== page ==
Volunteer Connection

By Tammy Rach

National Volunteer Week is April 17–23 this year, and April is Global Volunteer Month. It’s a great time to reflect upon how your organization is celebrating these often unsung heroes throughout your organization. Gifts, events, and experiences quickly come to mind as the best ways to share our appreciation for volunteers, and during that one week each year, it definitely helps to go the extra mile to “share the love” and help them feel extra-special. Yet, there are many important ways to think deeper and more globally about how we can ensure that volunteers are best supported and celebrated.

Volunteers contribute their time and talents willingly, so how can we best support them and set them up for success? What they want is to be a part of your team, to participate in your organization’s mission, and to feel genuinely appreciated. It’s a great time to reflect on how well your organization is taking care of each of these critically important pieces of a strong volunteer engagement foundation–especially now, as many volunteers are experiencing change fatigue. It takes a lot more than one appreciation event to ensure that volunteers feel valued.

Volunteers as Team Members

Every word counts, and luckily, kind and inclusive words cost nothing. Legally, it is important to distinguish “employees” (paid staff) from “volunteers” (unpaid staff). This is also often important in a union environment to create a clear delineation of appropriate tasks for each group. However, our unpaid team members should be included whenever possible–in events, discounts, participation, and communications, as they are often some of the most helpful individuals on grounds with our guests, as well as providing incredible support behind the scenes. They are well trained, and follow strict policies and procedures similar to staff members, but without the benefits of a paycheck–so, including them as team members is the least we can do to share our respect.

Per AZA’s Volunteer Management Committee’s Best Practices in Volunteer Recognition & Retention, Staff/Volunteer Relationships:

  • Staff and volunteers work together in an atmosphere of teamwork and support for the success of the organization and its mission.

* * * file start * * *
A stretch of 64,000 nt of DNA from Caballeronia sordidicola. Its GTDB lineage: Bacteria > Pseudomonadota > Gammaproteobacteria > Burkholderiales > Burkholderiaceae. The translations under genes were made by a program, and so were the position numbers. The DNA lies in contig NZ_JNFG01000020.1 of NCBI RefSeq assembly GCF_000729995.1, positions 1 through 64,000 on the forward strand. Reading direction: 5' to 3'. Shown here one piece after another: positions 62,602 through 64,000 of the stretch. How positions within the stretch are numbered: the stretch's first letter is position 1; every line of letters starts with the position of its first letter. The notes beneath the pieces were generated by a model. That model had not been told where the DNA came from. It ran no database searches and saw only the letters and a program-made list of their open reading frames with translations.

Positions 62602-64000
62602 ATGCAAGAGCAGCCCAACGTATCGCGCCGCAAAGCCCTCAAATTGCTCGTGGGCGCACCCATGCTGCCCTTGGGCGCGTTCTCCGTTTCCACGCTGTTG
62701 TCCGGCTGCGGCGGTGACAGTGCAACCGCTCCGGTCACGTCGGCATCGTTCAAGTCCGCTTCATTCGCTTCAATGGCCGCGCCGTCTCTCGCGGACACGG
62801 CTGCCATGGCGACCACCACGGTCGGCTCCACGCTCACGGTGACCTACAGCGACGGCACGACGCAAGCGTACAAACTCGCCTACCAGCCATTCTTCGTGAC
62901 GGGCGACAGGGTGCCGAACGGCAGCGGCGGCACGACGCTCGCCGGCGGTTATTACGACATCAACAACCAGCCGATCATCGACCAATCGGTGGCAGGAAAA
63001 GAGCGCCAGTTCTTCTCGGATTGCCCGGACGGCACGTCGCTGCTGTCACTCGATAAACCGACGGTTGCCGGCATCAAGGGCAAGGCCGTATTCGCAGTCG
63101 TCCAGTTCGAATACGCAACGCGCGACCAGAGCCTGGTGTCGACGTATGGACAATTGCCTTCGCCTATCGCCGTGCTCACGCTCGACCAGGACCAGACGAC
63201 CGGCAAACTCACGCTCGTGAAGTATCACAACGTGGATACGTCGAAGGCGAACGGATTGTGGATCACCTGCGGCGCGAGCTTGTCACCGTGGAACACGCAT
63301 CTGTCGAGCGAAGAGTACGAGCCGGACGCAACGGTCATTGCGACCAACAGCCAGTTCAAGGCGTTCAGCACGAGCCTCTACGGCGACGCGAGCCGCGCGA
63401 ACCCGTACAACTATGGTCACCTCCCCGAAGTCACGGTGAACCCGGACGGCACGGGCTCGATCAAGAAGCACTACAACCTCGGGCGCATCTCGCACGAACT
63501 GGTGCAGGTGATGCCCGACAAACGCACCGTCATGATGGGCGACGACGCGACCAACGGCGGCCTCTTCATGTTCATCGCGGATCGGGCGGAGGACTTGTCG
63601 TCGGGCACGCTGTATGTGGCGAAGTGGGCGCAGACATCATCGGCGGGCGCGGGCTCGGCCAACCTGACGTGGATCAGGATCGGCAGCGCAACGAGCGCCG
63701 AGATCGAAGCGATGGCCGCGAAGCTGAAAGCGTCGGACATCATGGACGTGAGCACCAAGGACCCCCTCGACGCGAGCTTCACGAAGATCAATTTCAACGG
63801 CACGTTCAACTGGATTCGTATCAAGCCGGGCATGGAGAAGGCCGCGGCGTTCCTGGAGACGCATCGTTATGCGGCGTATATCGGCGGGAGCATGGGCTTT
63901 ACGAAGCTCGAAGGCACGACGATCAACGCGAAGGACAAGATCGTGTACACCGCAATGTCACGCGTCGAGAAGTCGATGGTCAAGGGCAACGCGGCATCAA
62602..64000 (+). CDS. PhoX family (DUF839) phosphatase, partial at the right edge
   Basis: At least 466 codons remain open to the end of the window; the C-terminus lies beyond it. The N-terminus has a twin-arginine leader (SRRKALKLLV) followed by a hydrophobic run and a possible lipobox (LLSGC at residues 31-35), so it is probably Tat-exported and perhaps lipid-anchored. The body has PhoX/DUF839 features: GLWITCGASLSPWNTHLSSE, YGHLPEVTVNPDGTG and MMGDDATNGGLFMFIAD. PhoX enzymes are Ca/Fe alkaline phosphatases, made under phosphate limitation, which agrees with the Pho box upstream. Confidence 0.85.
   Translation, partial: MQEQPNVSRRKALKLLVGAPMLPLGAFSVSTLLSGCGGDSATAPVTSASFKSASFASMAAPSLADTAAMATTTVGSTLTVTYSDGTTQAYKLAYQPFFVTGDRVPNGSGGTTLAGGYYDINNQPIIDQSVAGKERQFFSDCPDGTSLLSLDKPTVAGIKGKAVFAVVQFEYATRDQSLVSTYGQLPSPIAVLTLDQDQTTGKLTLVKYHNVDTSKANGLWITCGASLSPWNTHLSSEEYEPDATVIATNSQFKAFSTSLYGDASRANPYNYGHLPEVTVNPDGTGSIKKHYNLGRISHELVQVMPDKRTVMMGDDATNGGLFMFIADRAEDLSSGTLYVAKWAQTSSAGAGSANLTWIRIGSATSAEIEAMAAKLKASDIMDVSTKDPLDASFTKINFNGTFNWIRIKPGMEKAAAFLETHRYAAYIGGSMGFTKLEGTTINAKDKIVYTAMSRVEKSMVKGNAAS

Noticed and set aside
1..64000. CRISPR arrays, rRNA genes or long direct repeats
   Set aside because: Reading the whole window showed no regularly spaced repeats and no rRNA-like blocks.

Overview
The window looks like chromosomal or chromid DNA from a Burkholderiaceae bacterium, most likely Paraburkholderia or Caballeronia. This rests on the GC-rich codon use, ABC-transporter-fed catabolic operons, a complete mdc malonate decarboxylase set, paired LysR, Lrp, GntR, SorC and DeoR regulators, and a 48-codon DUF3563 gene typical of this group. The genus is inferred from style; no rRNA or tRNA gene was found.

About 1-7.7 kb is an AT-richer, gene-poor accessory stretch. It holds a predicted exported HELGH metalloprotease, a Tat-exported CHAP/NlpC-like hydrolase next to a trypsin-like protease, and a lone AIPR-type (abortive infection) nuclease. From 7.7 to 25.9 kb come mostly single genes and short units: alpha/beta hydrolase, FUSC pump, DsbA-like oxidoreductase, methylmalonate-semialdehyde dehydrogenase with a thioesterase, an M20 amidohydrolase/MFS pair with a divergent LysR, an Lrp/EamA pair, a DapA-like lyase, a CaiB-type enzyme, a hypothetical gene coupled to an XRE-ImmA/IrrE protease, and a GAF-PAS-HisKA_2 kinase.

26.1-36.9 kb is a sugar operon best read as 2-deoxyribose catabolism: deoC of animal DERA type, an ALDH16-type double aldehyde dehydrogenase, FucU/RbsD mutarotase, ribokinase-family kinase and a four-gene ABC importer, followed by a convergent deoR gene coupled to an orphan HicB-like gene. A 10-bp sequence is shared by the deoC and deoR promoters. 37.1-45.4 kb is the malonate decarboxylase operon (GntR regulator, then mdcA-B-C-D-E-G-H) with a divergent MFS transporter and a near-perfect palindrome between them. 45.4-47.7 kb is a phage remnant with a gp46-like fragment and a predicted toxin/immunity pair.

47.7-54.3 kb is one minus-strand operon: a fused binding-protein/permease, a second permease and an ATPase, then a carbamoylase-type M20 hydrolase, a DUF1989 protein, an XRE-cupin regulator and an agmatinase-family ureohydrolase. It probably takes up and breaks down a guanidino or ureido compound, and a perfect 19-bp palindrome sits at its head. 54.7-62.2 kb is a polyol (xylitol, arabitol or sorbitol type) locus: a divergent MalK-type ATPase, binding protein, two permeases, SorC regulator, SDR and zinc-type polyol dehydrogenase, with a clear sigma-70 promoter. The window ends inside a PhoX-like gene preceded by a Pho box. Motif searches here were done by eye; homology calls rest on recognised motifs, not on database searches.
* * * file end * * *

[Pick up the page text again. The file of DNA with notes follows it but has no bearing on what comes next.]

• Staff recognizes that volunteers are stakeholders in the organization, and seeks their input and perspective when making decisions that affect the volunteers and their work with and support of the organization.
  • The staff sees their volunteers as strategic assets, connecting the understanding of volunteers and their motivations for volunteers with the development and implementation of volunteer activities that meet both the needs of the organization and the volunteers who support it.

Is volunteer engagement part of your strategic plan? Do you have enough resources to fully support your volunteer team? Maybe. Maybe not. But something as simple as using a term like “team members” acknowledges that they are a highly valued part of our team. That feeling is what many volunteers are seeking when they apply to volunteer at your organization in the first place. Without it, your retention may suffer.

Leveraging your San Diego Zoo Wildlife Alliance Academy website, whether through My Academy or your volunteer site, can greatly help your volunteers feel they are a part of your organization’s team, when set up properly. Having access to the same or similar important resources and training as staff–24 hours a day, 7 days a week–is a huge perk that most appreciate greatly.

Do volunteers receive the same perks as staff, such as free admission, parking, discounts on food and merchandise, and education programs? Can they utilize the same break areas? Is information shared with them in a timely, thorough, and respectful manner? Is their impact on the organization acknowledged, recognized, and celebrated? Fully utilizing your volunteer page on the Academy platform can help you share with volunteers the answers to all of these questions, and more.

Mission-driven Participation

Community members engage in volunteer opportunities with our organizations mainly because they love wildlife and conservation, and want to be a part of the mission-driven work that we do. One day captain, Nancy, shared with us that mission-driven communication means a lot to her and keeps her connected, so she can share her passion with her fellow volunteers, friends, and family. Providing training and resources about the conservation work we do on the volunteer Academy site and highlighting when new materials are posted helps volunteers stay connected and well-informed. We use learning paths on the volunteer Academy site to train volunteers for new assignments, like enrichment.